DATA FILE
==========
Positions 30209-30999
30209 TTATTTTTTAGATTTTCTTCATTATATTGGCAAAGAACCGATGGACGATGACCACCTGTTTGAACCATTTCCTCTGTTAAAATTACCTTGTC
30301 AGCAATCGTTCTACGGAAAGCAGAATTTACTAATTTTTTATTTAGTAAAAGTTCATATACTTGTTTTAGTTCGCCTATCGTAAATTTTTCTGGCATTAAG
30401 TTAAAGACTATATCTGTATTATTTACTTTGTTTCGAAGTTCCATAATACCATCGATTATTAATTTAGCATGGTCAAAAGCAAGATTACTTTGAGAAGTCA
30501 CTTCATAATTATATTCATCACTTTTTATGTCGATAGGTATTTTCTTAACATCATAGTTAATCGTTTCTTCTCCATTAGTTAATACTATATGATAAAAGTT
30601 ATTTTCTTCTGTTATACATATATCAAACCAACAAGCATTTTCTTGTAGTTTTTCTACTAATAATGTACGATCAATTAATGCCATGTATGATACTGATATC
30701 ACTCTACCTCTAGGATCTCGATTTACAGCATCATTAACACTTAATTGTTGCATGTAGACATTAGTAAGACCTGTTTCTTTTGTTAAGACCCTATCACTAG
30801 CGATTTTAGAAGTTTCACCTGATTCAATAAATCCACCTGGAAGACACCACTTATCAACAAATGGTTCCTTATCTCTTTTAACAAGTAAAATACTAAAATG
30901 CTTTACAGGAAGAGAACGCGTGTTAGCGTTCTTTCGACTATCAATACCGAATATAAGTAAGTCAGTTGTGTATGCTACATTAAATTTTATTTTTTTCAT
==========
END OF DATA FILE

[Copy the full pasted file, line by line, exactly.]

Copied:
Positions 30209-30999
30209 TTATTTTTTAGATTTTCTTCATTATATTGGCAAAGAACCGATGGACGATGACCACCTGTTTGAACCATTTCCTCTGTTAAAATTACCTTGTC
30301 AGCAATCGTTCTACGGAAAGCAGAATTTACTAATTTTTTATTTAGTAAAAGTTCATATACTTGTTTTAGTTCGCCTATCGTAAATTTTTCTGGCATTAAG
30401 TTAAAGACTATATCTGTATTATTTACTTTGTTTCGAAGTTCCATAATACCATCGATTATTAATTTAGCATGGTCAAAAGCAAGATTACTTTGAGAAGTCA
30501 CTTCATAATTATATTCATCACTTTTTATGTCGATAGGTATTTTCTTAACATCATAGTTAATCGTTTCTTCTCCATTAGTTAATACTATATGATAAAAGTT
30601 ATTTTCTTCTGTTATACATATATCAAACCAACAAGCATTTTCTTGTAGTTTTTCTACTAATAATGTACGATCAATTAATGCCATGTATGATACTGATATC
30701 ACTCTACCTCTAGGATCTCGATTTACAGCATCATTAACACTTAATTGTTGCATGTAGACATTAGTAAGACCTGTTTCTTTTGTTAAGACCCTATCACTAG
30801 CGATTTTAGAAGTTTCACCTGATTCAATAAATCCACCTGGAAGACACCACTTATCAACAAATGGTTCCTTATCTCTTTTAACAAGTAAAATACTAAAATG
30901 CTTTACAGGAAGAGAACGCGTGTTAGCGTTCTTTCGACTATCAATACCGAATATAAGTAAGTCAGTTGTGTATGCTACATTAAATTTTATTTTTTTCAT